In 1999 Ma filed a petition for a writ of habeas corpus under 28 U.S.C. § 2241. A panel of five judges in the Federal District Court for the Western District of Washington, considering Ma’s and about 100 similar cases together, issued a joint order holding that the Constitution forbids post-removal-period detention unless there is “a realistic chance that [the] alien will be deported” (thereby permitting classification of the detention as “in aid of deportation”). Binh Phan v Reno, 56 F. Supp. 2d 1149, 1156 (1999). The District Court then held an evidentiary hearing, decided that there was no “realistic chance” that Cambodia (which has no repatriation treaty with the United States) would accept Ma, and ordered Ma released. App. to Pet. for Cert. in No. 00—38, at 60a—61a.
The Ninth Circuit affirmed Ma’s release. Kim Ho Ma v Reno 208 F.3d 815 (2000). It concluded, based in part on constitutional concerns, that the statute did not authorize detention for more than a “reasonable time” beyond the 90-day period authorized for removal. Id., at 818. And, given the lack of a repatriation agreement with Cambodia, that time had expired upon passage of the 90 days. Id., at 830—831.
Zadvydas asked us to review the decision of the Fifth Circuit authorizing his continued detention. The Government asked us to review the decision of the Ninth Circuit forbidding Ma’s continued detention. We granted writs in both cases, agreeing to consider both statutory and related constitutional questions. See also Duy Dac Ho v Greene 204 F.3d 1045, 1060 (CA10 2000) (upholding Attorney General’s statutory and constitutional authority to detain alien indefinitely). We consolidated the two cases for argument; and we now decide them together.
We note at the outset that the primary federal habeas corpus statute, 28 U.S.C. § 2241 confers jurisdiction upon the federal courts to hear these cases. See §2241(c)(3) (authorizing any person to claim in federal court that he or she is being held “in custody in violation of the Constitution or laws .... of the United States”). Before 1952, the federal courts considered challenges to the lawfulness of immigration-related detention, including challenges to the validity of a deportation order, in habeas proceedings. See Heikkila v Barber 345 U.S. 229, 230, 235—236 (1953). Beginning in 1952, an alternative method for review of deportation orders, namely actions brought in federal district court under the Administrative Procedure Act (APA), became available. See Shaughnessy v Pedreiro 349 U.S. 48, 51—52 (1955). And in 1961 Congress replaced district court APA review with initial deportation order review in courts of appeals. See Act of Sept. 26, 1961, §5, 75 Stat. 651 (formerly codified at 8 U.S.C. § 1105a(a)) (repealed 1996). The 1961 Act specified that federal habeas courts were also available to hear statutory and constitutional challenges to deportation (and exclusion) orders. See 8 U.S.C. § 1105a(a)(10), (b) (repealed 1996). These statutory changes left habeas untouched as the basic method for obtaining review of continued custody after a deportation order had become final. See Cheng Fan Kwok v INS 392 U.S. 206, 212, 215—216 (1968) (holding that §1105a(a) applied only to challenges to determinations made during deportation proceedings and motions to reopen those proceedings).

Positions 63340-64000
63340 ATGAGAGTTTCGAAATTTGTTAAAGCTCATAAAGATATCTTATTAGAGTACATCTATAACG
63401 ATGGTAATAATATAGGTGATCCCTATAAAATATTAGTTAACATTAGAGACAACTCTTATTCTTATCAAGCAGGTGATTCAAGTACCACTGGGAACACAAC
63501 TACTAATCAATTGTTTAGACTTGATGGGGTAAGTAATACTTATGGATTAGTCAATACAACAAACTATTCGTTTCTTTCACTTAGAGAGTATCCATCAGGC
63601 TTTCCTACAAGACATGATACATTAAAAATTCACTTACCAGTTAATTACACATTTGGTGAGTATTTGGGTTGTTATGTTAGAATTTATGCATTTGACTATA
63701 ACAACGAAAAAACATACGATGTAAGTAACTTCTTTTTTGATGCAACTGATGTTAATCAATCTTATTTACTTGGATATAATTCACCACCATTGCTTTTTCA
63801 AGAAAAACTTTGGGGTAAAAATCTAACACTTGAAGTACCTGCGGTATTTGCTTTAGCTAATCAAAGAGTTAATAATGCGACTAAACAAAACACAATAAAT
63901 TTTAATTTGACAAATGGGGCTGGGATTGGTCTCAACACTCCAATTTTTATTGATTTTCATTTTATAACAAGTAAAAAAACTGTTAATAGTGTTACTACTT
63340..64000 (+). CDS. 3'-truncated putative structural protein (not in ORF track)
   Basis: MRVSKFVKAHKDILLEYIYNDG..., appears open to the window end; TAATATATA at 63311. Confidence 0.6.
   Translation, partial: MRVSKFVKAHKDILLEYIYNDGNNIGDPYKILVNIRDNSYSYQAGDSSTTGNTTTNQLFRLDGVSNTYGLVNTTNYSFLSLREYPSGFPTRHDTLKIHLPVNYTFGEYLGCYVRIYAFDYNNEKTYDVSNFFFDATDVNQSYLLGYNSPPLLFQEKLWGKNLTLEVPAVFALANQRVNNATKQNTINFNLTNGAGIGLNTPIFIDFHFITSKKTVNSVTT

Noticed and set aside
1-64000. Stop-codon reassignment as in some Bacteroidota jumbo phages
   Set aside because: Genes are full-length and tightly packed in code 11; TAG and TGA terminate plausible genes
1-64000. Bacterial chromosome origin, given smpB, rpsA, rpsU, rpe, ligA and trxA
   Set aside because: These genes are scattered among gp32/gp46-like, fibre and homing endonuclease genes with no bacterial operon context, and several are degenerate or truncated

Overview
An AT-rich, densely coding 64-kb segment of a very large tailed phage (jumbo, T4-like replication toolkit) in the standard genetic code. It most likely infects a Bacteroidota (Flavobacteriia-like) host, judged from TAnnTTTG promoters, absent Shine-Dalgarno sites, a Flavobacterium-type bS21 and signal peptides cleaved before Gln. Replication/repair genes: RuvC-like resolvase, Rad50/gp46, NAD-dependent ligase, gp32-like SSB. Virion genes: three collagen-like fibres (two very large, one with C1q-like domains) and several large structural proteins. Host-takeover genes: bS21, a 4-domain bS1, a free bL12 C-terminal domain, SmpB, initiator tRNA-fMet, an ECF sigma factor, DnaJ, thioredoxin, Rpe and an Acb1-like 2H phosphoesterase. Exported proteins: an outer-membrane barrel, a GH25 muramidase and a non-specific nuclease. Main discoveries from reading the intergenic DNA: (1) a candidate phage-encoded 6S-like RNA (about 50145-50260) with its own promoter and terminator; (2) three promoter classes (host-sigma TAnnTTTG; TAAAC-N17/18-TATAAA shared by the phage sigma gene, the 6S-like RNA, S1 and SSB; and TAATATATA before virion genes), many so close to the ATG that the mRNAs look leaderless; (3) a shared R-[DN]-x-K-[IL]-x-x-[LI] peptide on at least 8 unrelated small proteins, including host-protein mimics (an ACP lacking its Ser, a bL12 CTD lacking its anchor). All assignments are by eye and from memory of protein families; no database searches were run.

More recently, Congress has enacted several statutory provisions that limit the circumstances in which judicial review of deportation decisions is available. But none applies here. One provision, 8 U.S.C. § 1231(h) (1994 ed., Supp. V), simply forbids courts to construe that section “to create any .... procedural right or benefit that is legally enforceable”; it does not deprive an alien of the right to rely on 28 U.S.C. § 2241 to challenge detention that is without statutory authority.